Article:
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Celebrate #ADA30 July 26, 2020

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BLOG BIZ | ADVOCACY

Editor’s Note:

On July 26, 1990, the Americans with Disabilities Act (ADA) was signed into law. Every year at this time I recommend a moving PBS documentary about the Disability Rights Movement called “Lives Worth Living.” This year I’m adding Crip Camp, another film that highlights the disability revolution.

Americans With Disability Act Turns 30 Today

While I am not a sociologist I am an empathic person who respects humanity and believes in doing the right thing. Being born into a couple of marginalized groups allowed me to become uncomfortably familiar with discrimination and exclusion. Even so, because I value human life and deeply appreciate diversity, I refused to allow my circumstances to define who I am. Then later in life, I acquired a disability.

Living with a disability is a life-altering uniquely personalized situation that’s been physically and emotionally draining. Adding to this heaviness, confronting an additional layer of discrimination makes day to day life even more uncertain. Losing my independence has been frustrating and enlightening.

Because of my background, I’ve always known that the world we live in isn’t fair or equitable for everyone. As complex as we are as humans, no one can possibly understand what it’s like to live in the body of another person. Even so, our need to classify everything including people, makes it more difficult for us to see our commonalities. The further we drill down these classifications the lesser the value of those belonging to certain groups like, for instance, people with disabilities.

An Ugly History

Here in the United States, it was against the law to be in public spaces if you were “diseased, maimed, mutilated, or in any way deformed, so as to be an unsightly or disgusting object.” As unbelievable as it might seem “The Ugly Laws” as they came to be known in 1975, were enacted in the late 1860s. These ‘laws‘ encompassed the “poor, the homeless, vagrants, and those with visible disabilities.”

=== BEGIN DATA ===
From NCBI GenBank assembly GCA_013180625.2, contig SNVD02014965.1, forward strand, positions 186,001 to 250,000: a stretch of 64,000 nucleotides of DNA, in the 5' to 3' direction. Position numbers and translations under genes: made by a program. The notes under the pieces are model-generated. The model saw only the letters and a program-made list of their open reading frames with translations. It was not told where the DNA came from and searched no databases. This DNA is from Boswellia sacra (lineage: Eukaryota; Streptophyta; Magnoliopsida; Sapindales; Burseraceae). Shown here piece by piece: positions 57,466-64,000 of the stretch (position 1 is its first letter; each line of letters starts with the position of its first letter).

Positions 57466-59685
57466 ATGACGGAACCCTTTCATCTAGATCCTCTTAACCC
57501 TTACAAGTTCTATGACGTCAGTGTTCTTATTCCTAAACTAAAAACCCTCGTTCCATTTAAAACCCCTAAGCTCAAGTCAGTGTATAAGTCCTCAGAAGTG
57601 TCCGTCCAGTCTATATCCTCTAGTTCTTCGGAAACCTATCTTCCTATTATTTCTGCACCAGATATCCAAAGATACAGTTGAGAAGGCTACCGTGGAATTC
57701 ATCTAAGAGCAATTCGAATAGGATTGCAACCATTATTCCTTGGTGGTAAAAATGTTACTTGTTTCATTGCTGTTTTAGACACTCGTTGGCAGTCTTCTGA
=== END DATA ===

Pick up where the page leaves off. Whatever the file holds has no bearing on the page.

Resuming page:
Eugenics, also known as a movement to improve the human race, was a process where people who met certain criteria were sterilized to prevent them from reproducing. The laws were put in place by our government and/or the people who thought they were superior to everyone else.

The Fight For Disability Rights Continues

I think the difference between those who fight for social justice and those who are against it is our view on humanity. People who respect differences and are open to accepting others as they are with empathy understand that “life,” no matter who it belongs to, matters. Even the elitists have no more or less value than those whom they deem less than.

“Around 15 percent of the world’s population, or estimated 1 billion people, live with disabilities. They are the world’s largest minority.”* The thing that sets our community apart from other minority groups is we are wholly inclusive. Anyone at any age, social status, ethnicity, religion, gender, etc. can become a member at any point in their lives. What’s sad is some of us take the stance that disability rights are ‘not our problem,’ that is until we become disabled. However, being ‘temporarily-abled’ as the majority of us are, makes it our problem.

People with disabilities share many of the same characteristics of our temporarily-abled counterparts, we simply do things a little differently. We’ve come a long way since the ADA became law however the fight for Accessibility, Inclusion, and Representation continues.